West Valley (N.Y.) High football coach Rick DeKay says, "You
can't rally around a soccer team." Didn't he notice all those
folks in France last summer?
--DAVID ARNOLD, Highland Heights, Ky.
This is an article from the Dec. 21, 1998 issue
The sharp decline in high school football participation is
shocking (Unintentional Grounding, Nov. 16). Kids fail to
realize that they will never retrieve those years. It has been
more than two decades since I was the senior quarterback at
Crawford (Neb.) High, but I still have nightmares about what I
lost out when I skipped my junior season to concentrate on
basketball. I can play hoops any night at the YMCA. It doesn't
work that way in football.
BENJAMIN J. EICHER, Rapid City, S.Dak.
Football taught me how to work within a team concept and allowed
me to experience camaraderie out of which has grown lifelong
friendships. How sad it is to note the dwindling number of
youngsters who will benefit from playing this great game.
ANTHONY T. RIGGS, Bahama, N.C.
Small schools should consider combining their football programs
with those of other small schools. This beats pushing the game on
kids who don't want to play it.
MICHAEL KEATING, Worcester, Mass.
High school football participation may be declining because it's
dangerous. Why should my son risk serious injury when he can
receive the same emphasis on discipline, sportsmanship and
teamwork in other sports?
JERRY SCHWARTZ, Chamblee, Ga.
So what if high school football disappears? After reading your
piece, one feels that the people who really care about this are
those at colleges and in the NFL. In the words of the NFL's
director of football operations, Gene Washington, the league is
worried about its "labor pool."
RAY CASTRO, New York City
As a Pop Warner coach I see the declining numbers as well, and
the biggest reason is this: Football requires the most
discipline of any team sport, and kids don't react well to
discipline anymore. They're not getting enough of it at home,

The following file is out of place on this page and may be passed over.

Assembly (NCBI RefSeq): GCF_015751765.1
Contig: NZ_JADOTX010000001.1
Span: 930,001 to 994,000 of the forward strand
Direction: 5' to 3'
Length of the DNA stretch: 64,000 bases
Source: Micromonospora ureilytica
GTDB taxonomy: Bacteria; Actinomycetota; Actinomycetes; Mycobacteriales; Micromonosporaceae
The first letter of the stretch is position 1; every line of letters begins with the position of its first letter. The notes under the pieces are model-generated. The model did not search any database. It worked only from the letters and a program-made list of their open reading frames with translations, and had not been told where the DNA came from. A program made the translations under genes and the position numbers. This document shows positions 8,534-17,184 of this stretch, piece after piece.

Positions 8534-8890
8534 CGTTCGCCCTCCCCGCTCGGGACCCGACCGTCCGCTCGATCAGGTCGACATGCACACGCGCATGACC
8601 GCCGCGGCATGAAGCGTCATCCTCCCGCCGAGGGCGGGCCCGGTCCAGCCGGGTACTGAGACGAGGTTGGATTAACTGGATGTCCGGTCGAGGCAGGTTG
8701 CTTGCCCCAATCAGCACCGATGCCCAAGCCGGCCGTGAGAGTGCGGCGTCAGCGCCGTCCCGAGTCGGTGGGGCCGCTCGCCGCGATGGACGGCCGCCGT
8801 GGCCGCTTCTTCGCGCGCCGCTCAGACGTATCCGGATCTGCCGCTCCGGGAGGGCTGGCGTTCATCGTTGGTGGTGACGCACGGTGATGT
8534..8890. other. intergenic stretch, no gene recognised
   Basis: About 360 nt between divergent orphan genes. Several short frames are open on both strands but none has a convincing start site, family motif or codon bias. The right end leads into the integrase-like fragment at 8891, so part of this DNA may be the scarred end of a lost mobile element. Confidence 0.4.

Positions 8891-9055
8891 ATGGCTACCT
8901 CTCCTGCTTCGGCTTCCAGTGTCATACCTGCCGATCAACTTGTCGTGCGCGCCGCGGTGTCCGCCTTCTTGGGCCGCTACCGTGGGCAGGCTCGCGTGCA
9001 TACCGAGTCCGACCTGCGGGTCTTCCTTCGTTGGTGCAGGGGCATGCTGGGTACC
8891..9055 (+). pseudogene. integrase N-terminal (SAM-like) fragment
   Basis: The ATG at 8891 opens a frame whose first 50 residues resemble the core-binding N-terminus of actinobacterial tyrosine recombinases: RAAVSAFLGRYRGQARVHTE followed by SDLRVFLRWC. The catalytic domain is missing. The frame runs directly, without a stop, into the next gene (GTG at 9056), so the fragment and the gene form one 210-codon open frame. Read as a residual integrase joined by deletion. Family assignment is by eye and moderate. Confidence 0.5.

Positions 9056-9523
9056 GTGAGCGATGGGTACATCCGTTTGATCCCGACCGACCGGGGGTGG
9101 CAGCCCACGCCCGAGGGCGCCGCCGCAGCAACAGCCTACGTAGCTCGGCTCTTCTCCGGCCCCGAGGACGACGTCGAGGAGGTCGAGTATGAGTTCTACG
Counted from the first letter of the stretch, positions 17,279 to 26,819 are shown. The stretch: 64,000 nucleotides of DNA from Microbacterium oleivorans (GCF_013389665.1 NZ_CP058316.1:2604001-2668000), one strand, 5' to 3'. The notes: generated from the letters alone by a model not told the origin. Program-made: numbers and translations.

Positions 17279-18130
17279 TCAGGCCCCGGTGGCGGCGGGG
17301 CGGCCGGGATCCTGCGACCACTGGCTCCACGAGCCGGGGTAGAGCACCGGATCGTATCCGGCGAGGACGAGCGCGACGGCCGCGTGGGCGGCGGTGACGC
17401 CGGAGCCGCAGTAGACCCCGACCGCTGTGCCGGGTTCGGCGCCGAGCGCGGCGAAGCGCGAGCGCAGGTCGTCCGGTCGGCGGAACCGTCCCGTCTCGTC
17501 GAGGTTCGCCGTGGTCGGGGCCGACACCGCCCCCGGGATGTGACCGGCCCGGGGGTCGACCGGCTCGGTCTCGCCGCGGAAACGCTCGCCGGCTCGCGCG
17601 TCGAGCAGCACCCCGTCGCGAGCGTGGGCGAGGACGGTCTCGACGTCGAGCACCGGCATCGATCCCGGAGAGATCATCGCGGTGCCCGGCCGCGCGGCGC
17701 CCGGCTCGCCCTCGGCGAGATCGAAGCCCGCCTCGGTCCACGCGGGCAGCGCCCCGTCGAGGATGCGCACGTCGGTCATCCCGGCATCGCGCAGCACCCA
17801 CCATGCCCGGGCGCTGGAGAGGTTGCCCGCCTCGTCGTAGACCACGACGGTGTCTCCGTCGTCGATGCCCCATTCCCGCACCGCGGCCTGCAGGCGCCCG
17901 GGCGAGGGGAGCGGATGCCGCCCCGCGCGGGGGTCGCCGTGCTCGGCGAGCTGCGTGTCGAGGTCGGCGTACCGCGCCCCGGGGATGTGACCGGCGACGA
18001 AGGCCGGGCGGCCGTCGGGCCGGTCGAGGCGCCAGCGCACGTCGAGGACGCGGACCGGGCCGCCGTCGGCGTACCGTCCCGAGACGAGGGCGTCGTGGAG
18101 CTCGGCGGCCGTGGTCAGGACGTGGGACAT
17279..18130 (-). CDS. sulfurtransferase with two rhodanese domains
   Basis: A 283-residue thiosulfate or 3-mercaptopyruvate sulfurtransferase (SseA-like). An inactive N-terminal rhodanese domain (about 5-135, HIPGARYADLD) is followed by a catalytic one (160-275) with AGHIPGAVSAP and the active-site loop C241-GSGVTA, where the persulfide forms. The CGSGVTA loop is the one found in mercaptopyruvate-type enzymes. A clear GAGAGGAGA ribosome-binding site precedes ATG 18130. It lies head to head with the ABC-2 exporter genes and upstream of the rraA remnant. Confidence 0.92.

and if they don't have to listen to their parents, why should
they listen to their coaches?
SALVATORE A. CAPACCIO, Englewood, Fla.
Let's face it. Kids want to play sports in which they aren't
restricted by silly rules and strict regimes. They want to dunk
like Jordan, dribble like Ronaldo and do ollies like Rodil de
Araujo. They don't want to stand in a muddy field for hours
without ever touching the ball, and girls no longer want to
freeze to death cheering them on.
NICHOLAS ETHERTON, London
Football may be a traditional sport in this country, but it's
not the only sport. To question whether a kid will "ever be an
active member of his community" if he doesn't play football is
going off the deep end.
KEN CHERTOFF, New York City
The timing of your story was ironic. Just a few days before you
went to press, 46,474 fans poured into the Orange Bowl for a
Friday night game between Miami Northwestern and Miami
Jackson--the second-largest high school crowd in Florida
MARK MORING, Carol Stream, Ill.
UCLA's Danny Farmer is a top two-sport college athlete (INSIDE
COLLEGE FOOTBALL, Nov. 16), but his father, George, was an even
more impressive three-sport star almost 30 years ago. He was a
second-team All-America receiver, a member of the Bruins' 1969
national championship basketball team, and a sprinter and
hurdler on the track team.
J. MARC ROSEN, Aiea, Hawaii
You let one two-sport star slip past you (INSIDE COLLEGE
FOOTBALL, Nov. 16). Playing one sport at the Naval Academy is
hard enough, but Jamie Doffermyre has excelled in both football
and lacrosse. He is a defenseman in lacrosse and led the
Midshipmen in tackles this season from his position as a safety
ALEX MURRAY, Annapolis, Md.